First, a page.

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High Rate Of Return To Play Following Treatment Of Combined Ligament Knee Injuries In 118 Elite Athletes

2021 Congress Paper Abstracts

High Rate Of Return To Play Following Treatment Of Combined Ligament Knee Injuries In 118 Elite Athletes

Kyle Borque, MD, UNITED STATES Mary Jones, Msc Grad Dip Phys, UNITED KINGDOM Lukas Willinger, MD, GERMANY Simon Ball, MA, FRCS(Tr&Orth), UNITED KINGDOM Ganesh Balendra, MBBS, AUSTRALIA Andy Williams, MBBS, FRCS(Orth), FFSEM(UK), UNITED KINGDOM

Fortius Clinic, London, UNITED KINGDOM

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Summary: High rates of return to play can be achieved through a combination of cruciate reconstruction and collateral repair and reconstruction in elite athletes with multi ligament knee injuries

Objectives: Historically, combined ligament injuries of the knee have been considered career ending for elite athletes. The objective of this paper was to assess an approach to treatment that consisted of reconstructing cruciate ligament injuries and repairing and reconstructing collateral ligament injuries in elite athletes.


A retrospective assessment of all elite athletes (professionals or amateurs at a national level) who had sustained a combined ligament knee injury in the period February 2001 to December 2015 was performed. Cases with a minimum of 2 ligaments needing surgery were included (of note, all medial collateral ligament (MCL) injuries were grade 3). The minimum follow up was 2 years. The outcomes recorded were: return to play or not, level of play returned to, time to return to play, and complications. This data was available in 100% of cases.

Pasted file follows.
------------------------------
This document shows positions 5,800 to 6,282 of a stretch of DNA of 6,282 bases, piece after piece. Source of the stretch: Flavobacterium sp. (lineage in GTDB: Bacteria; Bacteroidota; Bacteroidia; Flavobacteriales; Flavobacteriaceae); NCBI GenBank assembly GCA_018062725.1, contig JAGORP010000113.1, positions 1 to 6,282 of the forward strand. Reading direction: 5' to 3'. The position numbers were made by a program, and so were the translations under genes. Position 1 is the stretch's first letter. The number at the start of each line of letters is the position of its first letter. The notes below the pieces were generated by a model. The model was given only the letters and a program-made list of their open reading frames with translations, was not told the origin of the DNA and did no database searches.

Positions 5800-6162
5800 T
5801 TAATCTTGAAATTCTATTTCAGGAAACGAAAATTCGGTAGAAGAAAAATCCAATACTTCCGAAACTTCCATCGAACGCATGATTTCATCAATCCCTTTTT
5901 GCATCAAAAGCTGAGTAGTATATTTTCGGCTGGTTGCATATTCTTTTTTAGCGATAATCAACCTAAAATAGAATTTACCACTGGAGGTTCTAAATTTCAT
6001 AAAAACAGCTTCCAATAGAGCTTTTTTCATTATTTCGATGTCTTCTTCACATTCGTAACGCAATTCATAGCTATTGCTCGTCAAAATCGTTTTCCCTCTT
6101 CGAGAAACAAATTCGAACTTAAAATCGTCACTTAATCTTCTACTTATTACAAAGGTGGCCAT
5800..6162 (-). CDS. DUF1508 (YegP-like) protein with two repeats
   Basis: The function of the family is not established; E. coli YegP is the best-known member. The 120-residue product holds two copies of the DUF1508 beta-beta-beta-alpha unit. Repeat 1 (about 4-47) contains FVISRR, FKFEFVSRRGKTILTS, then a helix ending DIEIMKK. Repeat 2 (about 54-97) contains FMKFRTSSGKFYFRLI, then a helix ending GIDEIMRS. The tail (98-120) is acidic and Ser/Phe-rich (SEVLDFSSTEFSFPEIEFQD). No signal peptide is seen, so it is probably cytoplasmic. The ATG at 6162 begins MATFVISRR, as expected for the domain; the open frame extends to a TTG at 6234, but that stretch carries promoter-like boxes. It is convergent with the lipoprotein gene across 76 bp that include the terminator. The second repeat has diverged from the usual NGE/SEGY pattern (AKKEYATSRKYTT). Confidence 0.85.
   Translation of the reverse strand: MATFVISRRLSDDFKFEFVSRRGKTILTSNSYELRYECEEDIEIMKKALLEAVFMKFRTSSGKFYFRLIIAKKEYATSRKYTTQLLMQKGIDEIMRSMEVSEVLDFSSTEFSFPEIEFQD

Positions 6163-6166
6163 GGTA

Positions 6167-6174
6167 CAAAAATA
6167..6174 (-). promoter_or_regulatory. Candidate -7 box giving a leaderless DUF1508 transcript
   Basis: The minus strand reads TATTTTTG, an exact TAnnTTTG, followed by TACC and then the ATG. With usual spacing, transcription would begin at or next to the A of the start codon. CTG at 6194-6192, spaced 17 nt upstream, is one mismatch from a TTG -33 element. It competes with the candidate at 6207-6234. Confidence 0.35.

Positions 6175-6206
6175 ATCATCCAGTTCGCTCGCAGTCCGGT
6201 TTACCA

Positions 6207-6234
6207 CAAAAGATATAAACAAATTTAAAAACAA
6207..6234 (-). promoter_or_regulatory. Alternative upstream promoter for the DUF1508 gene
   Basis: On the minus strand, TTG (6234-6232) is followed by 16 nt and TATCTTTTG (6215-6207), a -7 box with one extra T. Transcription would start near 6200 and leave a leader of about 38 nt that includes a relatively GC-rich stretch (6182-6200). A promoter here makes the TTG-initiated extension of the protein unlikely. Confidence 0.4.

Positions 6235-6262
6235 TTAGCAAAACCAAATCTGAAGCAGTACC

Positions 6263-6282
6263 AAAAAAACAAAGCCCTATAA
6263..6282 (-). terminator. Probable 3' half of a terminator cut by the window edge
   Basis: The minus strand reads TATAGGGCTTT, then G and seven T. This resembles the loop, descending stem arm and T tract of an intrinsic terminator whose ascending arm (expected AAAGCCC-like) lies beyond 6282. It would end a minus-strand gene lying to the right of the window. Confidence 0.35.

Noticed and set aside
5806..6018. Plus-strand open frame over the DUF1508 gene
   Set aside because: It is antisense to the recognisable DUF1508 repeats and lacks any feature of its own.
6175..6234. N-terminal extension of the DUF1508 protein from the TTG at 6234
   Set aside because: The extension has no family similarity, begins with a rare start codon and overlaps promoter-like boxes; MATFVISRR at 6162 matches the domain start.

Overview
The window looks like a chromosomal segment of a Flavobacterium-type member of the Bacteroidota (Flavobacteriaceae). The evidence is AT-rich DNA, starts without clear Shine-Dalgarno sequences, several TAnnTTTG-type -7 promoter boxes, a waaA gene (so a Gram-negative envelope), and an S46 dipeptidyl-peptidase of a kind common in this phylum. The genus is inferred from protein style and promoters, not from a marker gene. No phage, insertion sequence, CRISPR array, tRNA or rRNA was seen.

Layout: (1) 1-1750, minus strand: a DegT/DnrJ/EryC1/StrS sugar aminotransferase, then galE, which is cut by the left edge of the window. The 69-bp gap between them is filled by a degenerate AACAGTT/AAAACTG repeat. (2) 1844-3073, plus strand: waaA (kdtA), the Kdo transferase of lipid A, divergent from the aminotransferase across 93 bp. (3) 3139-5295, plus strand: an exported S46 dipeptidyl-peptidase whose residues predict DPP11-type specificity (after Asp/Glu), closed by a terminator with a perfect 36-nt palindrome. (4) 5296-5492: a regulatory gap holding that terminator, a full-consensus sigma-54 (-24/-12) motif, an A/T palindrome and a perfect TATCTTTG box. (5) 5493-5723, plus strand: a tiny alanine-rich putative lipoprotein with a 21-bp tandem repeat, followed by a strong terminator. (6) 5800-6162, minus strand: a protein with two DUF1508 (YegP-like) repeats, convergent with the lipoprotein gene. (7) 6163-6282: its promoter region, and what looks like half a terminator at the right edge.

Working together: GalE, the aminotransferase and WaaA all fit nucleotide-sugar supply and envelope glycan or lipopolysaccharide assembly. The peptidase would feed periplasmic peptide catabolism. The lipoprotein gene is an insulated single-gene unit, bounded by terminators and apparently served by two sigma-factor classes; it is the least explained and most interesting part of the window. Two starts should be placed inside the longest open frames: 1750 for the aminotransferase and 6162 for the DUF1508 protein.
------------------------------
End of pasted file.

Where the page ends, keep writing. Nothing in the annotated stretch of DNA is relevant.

118 elite athletes underwent multiple ligament knee surgery during this period and a mean age of 24.6 +/- 4.4 years old.

104 (88.1%) of athletes returned to play at an elite level. ACL and PCL based injuries returned at a similar rate (88.8% vs 92.3%, p=1.00) although those with PCL based injuries took longer to RTP (16.0 vs. 11.8 months, p=0.004). Bicruciate injuries were slowest to RTP after surgery (16.7 vs. 12.4 months , p=0.007); but were able to return at a similar rate compared to unicruciate injuries (12 of 15 80% vs. 91 of 102 89.2%, p=0.386). Medial and lateral sided injuries had similar RTP rates (41 of 46 89.1% vs. 53 of 60 88.3%, p = 1.00) though lateral sided injuries took longer before returning to play after surgery (13.5 vs. 11.2 months, p = 0.020).

Further surgery was required in 45 (38.1%) patients. 34 (28.7%) underwent one further procedure at an average of 8.4 ± 5.9 months post primary reconstruction. 11 patients required 2 or more subsequent procedures with the first procedure undertaken at an average of 3.1 ± 1.8 months after reconstruction. These procedures included 21 (18.3%) manipulations under anaesthesia (MUA), 11 (9.6%) debridements including 2 cyclops lesion excisions, 9 (7.8%) cases of hardware removal, 7 (6.1%) partial meniscectomies, one (0.9%) revision lateral meniscal repair and one osteochondral allograft procedure.


By restoring joint congruity through a combination of anatomic ligament repair and biomechanically effective reconstructions that allow for early rehabilitation, high rates of return to play can be achieved in elite athletes with multiple ligament knee injuries.

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